Mercedes-Benz 250 S that belonged to Bill Wyman, bassist for the Rolling Stones from 1962 to 1992 has been auctioned on the Car & Classic website. The auction began on September 1 and ends on September 6, 2023.
Europe’s largest classic car auction site Car &Classic has auctioned a 1966 Mercedes 250S that belonged to Bill Wyman. The car was driven by Wyman to and from the ‘Let it Bleed’ studio sessions that created ‘Gimmie Shelter’ and ‘You Can’t Always Get What You Want’.
Born on 24 October 1936, Wyman was a member of the Rolling Stones from 1962 to 1992 and contributed to the first 19 albums of the famous British band. Wyman was inducted into the Rock and Roll Hall of Fame in 1989.
The Mercedes 250S was bought new in 1966, one year after the model’s unveiling at the Frankfurt Motor Show.
The 250S was one of three versions in the W108 series, along with the 250 SE and 300 SEb, and had a 2496 cc inline six-cylinder engine under the bonnet, using twin double-barrel carburetors and developing 131 ps.
The interior features the marque’s durable MB Tex vinyl in parchment and the exterior has only minor imperfections, with tight and symmetrical panel gaps in keeping with the expected quality of a 1960s Mercedes-Benz.
One of 75,000 built, the Mercedes was used regularly by Wyman in London in the late 1960s, an era of seminal importance for The Rolling Stones and its fans. He used the 250S to ferry himself to and from Olympic Studios for the recordings of albums ‘Beggar’s Banquet’ and ‘Let it Bleed’, the latter of which saw the creation of world-famous singles ‘Gimmie Shelter’ and ‘You Can’t Always Get What You Want’.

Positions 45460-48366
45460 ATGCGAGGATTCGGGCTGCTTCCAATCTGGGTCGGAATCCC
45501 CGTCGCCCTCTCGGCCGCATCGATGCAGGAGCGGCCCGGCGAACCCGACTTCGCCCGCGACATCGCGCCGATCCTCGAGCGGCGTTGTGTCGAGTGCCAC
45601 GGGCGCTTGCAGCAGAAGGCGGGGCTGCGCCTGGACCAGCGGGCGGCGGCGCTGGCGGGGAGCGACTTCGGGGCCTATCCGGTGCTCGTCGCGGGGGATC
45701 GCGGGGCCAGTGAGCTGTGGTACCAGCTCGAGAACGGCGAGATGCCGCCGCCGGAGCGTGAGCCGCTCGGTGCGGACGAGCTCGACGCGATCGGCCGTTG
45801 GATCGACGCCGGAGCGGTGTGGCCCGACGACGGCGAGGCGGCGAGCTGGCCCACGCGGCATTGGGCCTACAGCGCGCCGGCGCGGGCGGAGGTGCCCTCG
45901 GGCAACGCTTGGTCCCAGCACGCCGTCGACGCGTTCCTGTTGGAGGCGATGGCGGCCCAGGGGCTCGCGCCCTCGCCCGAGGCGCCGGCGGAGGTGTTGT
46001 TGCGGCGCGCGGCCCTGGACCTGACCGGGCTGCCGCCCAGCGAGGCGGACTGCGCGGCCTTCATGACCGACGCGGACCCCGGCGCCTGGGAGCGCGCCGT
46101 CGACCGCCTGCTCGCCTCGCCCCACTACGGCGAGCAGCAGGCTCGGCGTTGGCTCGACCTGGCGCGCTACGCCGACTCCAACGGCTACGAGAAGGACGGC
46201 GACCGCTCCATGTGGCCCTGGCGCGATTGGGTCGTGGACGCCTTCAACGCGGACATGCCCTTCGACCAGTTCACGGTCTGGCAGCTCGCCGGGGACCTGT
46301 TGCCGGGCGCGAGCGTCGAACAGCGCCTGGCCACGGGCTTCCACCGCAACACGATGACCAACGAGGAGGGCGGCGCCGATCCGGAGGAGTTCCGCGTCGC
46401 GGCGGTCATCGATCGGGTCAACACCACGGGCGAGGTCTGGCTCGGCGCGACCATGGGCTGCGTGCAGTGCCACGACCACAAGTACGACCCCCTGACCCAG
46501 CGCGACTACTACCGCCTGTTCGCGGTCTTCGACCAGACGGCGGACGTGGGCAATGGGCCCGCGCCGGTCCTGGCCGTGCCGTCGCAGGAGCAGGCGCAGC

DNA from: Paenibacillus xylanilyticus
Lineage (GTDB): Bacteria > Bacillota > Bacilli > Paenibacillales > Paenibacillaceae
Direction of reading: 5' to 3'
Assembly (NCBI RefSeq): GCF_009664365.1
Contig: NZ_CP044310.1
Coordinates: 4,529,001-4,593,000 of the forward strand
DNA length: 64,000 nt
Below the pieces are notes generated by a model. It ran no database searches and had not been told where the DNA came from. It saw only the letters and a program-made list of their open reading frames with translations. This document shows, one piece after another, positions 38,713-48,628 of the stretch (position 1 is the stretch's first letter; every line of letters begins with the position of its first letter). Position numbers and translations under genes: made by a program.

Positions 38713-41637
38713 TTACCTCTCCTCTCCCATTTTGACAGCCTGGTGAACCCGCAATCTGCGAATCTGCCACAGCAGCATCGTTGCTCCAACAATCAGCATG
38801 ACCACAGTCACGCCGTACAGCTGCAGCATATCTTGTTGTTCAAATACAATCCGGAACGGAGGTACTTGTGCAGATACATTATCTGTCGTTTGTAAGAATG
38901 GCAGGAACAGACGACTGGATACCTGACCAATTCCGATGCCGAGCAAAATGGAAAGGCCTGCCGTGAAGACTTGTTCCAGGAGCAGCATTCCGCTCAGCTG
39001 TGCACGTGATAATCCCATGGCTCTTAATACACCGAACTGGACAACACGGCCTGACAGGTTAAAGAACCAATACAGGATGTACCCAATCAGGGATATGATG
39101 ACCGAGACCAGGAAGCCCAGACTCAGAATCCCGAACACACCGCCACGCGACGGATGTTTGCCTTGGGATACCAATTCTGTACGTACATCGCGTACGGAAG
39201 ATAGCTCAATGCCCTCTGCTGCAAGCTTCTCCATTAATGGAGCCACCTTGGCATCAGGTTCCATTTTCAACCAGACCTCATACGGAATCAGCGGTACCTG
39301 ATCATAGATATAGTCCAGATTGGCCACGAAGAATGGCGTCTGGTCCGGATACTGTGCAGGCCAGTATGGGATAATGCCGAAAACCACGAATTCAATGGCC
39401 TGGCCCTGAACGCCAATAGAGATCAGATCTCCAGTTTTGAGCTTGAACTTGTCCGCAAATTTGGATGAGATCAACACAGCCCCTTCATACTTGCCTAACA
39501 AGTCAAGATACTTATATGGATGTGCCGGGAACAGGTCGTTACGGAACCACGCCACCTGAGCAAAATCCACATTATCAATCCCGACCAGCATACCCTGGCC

Wyman was twice the owner of this car. In 1971 he traded it in for a Mercedes coupe but later bought it back for 1000 pounds 20 years later in 1991.
When he redeemed the car, Wyman found that the previous owner had replaced the black tinted windows. Wyman had fitted black tinted windows and paid 350 pounds (equivalent to 8,300 pounds today) at the time after band lead singer Mick Jagger had also fitted black tinted windows to his Mini.
After the ransom, Wyman restored the car in 1998 at specialist Tony Davey and it remained in his collection until 2017.
The car is offered at auction along with numerous bills and press articles proving it was Wyman’s car. The auction organized by Car &Classic began on 1 September and will close on 6 September, with the sale price estimated at between 10,000 and 15,000 pounds.